This Week in the Voice: Online Poker Kings Get Cashed Out
This week in the Voice, out today: Chris Parker details the Feds' crackdown on online gambling. He says of players' hopes: "When you've turned nothing into something once already, you tend to feel like you can do it again. There's faith your luck will turn. Perhaps it's delusion. But for a professional poker player, self-confidence is essential."
Lauren Shockey checks out two new Vietnamese eateries, Sao Mai and Xe May Sandwich Shop, and tries fusion faves such as banh mi tacos. Though New York isn't a hotbed of Viet cuisine, she is quite pleased: "It was an auspicious beginning: a squat stack of culantro nestled against the branches of Thai basil and crisp bean sprouts on the herb plate accompanying my pho. It's rare to find the dark green, jagged leaves in Vietnamese restaurants in New York City, as most eateries substitute the blander and more ubiquitous cilantro. Yes, my meal at Sao Mai, a casual Vietnamese joint on First Avenue in the East Village, was off to a promising start."
Maura Johnston goes to the Cosmic Opera. She finds that: "The PR for the night threw around words like 'next-generation' and 'extrasensory.' We were asked to dress 'theatrically' for the evening, the DJ booth for the headliner resembled a pipe organ, and there were some impressive lasers being thrown out into the crowd...It wasn't really an overwhelming sensory experience, but the between-act offerings were definitely superior to your typical concert's canned music."
Leah Churner details Film Forum's upcoming "This IS DCP" program, which seeks to demystify digital cinema: "In 2012, we're in the late stage of a seismic shift in the production, distribution, and exhibition of movies, roughly in the same position with digital cinema as we were with talkies in 1930--well past the tipping point. Yet most of us have only a vague understanding of what the transition entails."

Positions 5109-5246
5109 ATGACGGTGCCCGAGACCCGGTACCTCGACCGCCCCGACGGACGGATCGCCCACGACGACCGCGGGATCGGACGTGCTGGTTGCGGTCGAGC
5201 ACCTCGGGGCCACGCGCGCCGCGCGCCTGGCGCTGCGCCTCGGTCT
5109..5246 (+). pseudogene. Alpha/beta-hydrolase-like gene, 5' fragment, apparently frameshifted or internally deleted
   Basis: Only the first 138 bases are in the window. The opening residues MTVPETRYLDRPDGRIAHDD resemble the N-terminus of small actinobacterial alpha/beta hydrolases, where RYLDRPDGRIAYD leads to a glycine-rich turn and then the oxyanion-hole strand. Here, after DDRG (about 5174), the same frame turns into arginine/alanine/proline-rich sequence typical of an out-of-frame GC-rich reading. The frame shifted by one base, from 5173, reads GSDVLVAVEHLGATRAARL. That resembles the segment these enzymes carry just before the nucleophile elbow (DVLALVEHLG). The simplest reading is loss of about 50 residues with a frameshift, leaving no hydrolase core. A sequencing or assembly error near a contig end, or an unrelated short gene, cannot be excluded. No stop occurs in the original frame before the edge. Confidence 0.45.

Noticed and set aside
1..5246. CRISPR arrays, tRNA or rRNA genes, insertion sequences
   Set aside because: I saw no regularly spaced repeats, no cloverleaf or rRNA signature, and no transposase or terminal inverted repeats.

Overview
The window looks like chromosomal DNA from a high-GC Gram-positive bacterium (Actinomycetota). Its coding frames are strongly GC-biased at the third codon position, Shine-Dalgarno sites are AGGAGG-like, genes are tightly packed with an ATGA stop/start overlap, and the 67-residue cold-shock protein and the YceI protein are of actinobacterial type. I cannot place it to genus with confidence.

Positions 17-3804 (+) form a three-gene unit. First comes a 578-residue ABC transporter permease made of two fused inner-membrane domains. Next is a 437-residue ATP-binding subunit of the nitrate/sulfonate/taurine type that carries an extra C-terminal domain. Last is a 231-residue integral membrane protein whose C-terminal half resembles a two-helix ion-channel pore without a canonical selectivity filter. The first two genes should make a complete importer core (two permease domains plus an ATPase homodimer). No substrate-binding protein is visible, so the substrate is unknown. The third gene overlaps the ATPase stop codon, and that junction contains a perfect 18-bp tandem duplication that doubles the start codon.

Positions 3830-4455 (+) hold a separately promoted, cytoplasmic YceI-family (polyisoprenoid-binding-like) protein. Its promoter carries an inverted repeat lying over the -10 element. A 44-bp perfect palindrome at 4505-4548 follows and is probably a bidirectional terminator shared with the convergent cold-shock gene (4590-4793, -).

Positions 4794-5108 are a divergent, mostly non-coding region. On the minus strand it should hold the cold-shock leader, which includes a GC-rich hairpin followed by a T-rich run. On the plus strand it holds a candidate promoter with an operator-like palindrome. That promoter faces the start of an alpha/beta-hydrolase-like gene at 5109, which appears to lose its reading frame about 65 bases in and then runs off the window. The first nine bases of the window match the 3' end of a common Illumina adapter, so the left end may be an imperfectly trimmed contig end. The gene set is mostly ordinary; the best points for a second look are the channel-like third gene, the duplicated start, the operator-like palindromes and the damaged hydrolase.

Michael Feingold says that Bertolt Brecht's Galileo reaches for the sky and achieves its lofty ideological goals: "This painful half-tragedy seems more relevant than ever, given our Republican politicians' newfound passion for anti-scientific notions straight from the Dark Ages that Galileo struggled to escape. Listening to them rant on about evolution, contraception, stem-cell research, and global warming gives us ample reason to wish, like Galileo's loyal disciples, that some hero would arise to launch a new Age of Reason."
Robert Shuster studies Ward Shelley's timelines, on display at the Pierogi: "This show's real pleasure lies in the engaging graphic design. A cartographer of culture, Shelley maps connections between people, places, and ideas with a cartoonist's eye. Annotated pathways, painted on Mylar with a comic-book palette, snake across vertical segments of time and crisscross, split, and loop to form delightful tangles of linked events."
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